Thursday, April 11, 2013

Old Stone Fort State Archaeological Park

It was a beautiful sunny 83 degree day yesterday but storms were forecast for today. The day started quite nicely, overcast but with a high around 72, so we headed off to Old Stone Fort to check on the wildflowers and the waterfalls. Old Stone Fort is located on the edge of Manchester, TN, so it's practically in the backyard and we visit often. I've never camped there but drove through the campground the first winter I was here. It's very wooded with mature trees and undergrowth.

From the TN State Parks website:

"The Old Stone Fort is a 2000 year-old American Indian ceremonial site. It consists of mounds and walls that combine with cliffs and rivers to form an enclosure measuring 1-1/4 miles around. The 50-acre hilltop enclosure mound site is believed to have served as a central ceremonial gathering place for some 500 years. It has been identified as, perhaps, the most spectacularly sited sacred area of its period in the United States and the largest and most complex hilltop enclosure in the south. Settlers tended to name such enclosures “forts.”
The spectacular setting occurs where two rivers drop off the plateau of the Highland Rim in Middle Tennessee and plunge to the level of the Central Basin of Tennessee. As the forks of the Duck River cut down from the plateau level they isolate a promontory between them before they join. This promontory was further set apart by the construction of long, wall-like mounds during the Woodland prehistoric period.
At the narrow neck of land between the two rivers there is a set of parallel mound walls oriented to within one degree of the summer solstice sunrise. It was typical of ancient societies to recognize this significant farthest north sunrise and to hold reenactments of creation myths at such times. Mound sites such as the 50-acre Old Stone Fort provided modified landscapes for ceremonies that may have represented in some way the culture’s concept of their place in the cosmos and a separation of the sacred and mundane or pure and impure."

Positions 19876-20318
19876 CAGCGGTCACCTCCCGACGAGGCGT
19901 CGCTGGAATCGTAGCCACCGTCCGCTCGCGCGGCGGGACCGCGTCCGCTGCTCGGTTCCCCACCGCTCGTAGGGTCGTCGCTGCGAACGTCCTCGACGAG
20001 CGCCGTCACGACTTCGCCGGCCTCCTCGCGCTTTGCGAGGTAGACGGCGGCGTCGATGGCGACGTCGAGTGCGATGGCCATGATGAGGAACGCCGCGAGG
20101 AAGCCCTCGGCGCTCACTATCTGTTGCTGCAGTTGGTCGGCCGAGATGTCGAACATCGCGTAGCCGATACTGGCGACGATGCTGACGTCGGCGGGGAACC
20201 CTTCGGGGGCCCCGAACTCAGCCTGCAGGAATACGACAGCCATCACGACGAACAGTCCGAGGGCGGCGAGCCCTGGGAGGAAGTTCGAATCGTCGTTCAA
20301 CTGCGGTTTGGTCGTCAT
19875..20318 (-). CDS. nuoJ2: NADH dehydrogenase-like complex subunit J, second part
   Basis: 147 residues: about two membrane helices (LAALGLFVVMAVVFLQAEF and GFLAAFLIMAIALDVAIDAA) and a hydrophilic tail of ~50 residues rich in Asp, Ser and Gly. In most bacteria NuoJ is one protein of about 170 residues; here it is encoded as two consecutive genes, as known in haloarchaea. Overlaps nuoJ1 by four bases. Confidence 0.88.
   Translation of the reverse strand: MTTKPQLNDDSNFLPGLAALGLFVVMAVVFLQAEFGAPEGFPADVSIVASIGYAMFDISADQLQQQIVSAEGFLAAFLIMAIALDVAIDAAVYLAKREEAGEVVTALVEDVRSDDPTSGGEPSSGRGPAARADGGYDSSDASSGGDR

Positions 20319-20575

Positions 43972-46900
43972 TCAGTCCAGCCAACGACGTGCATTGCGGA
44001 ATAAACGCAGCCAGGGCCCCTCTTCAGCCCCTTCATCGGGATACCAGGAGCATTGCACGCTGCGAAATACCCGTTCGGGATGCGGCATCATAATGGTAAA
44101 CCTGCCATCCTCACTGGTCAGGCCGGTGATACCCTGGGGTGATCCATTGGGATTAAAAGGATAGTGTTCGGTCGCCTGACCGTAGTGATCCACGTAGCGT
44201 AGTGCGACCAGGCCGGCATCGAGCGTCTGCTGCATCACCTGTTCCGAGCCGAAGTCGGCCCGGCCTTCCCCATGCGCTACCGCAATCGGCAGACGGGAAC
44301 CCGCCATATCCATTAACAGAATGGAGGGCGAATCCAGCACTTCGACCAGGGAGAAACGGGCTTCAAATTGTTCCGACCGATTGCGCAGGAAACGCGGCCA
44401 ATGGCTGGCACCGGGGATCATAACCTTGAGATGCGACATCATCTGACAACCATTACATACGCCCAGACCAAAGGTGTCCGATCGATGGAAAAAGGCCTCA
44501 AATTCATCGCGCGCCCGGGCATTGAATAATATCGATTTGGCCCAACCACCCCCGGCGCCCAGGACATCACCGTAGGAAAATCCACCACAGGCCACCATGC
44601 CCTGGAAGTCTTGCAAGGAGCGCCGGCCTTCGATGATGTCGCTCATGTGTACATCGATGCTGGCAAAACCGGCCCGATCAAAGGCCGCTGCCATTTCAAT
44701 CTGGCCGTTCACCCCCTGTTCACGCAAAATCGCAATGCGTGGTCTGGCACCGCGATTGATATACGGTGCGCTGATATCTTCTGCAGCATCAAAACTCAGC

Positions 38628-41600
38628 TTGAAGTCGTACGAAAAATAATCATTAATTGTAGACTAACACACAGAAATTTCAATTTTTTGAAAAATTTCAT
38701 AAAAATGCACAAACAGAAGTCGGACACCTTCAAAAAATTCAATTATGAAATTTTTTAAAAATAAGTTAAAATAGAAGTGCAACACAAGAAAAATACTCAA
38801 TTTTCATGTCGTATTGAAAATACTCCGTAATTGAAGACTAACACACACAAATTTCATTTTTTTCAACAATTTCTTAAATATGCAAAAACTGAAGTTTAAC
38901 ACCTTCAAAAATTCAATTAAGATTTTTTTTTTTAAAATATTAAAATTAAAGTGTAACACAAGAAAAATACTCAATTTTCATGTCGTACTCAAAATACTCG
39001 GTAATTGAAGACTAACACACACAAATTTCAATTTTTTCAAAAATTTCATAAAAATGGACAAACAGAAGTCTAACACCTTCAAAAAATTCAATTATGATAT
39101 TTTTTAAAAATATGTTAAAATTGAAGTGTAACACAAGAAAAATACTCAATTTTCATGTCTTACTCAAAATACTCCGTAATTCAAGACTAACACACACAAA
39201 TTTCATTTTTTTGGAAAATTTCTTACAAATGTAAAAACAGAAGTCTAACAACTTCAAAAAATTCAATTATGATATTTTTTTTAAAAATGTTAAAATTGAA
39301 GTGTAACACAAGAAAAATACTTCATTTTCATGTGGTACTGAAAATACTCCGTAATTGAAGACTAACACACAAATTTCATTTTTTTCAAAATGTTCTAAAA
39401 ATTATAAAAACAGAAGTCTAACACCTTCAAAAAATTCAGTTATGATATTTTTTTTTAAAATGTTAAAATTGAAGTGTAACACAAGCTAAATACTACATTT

There was not a huge variety of flowers blooming yet, but I managed to find a few.

And of course a shot of Fran doing what she does.

Sunday, April 7, 2013

Sibling rivalry

I still haven't started on the Caboose, but I did add another vintage camper to the herd. This Shasta 1400 is from the early 70's, it's another "no title" project, but at least it seems to be in better shape than the Caboose. Negatives: there is water damage in both upper rear corners, the original fridge is long gone and an air conditioner has been put in the spot the fridge used to occupy, cushions and fabric need replacing, the running lights are non-functional, door handle is broken off but still works and there are two holes that were cut in the floor for ice fishing. Positives: it tows beautifully, it still has it's wings and most of the gas light fixture inside, the window glass is all intact, and I'm told the electrical inside all works. Not sure about the stove. I think if I reseal the edges and around the roof vent to keep any more water from getting in I would be able to camp in it for the summer without any major work. It's parked in MN with a tarp over it until I get up there to work on the roof.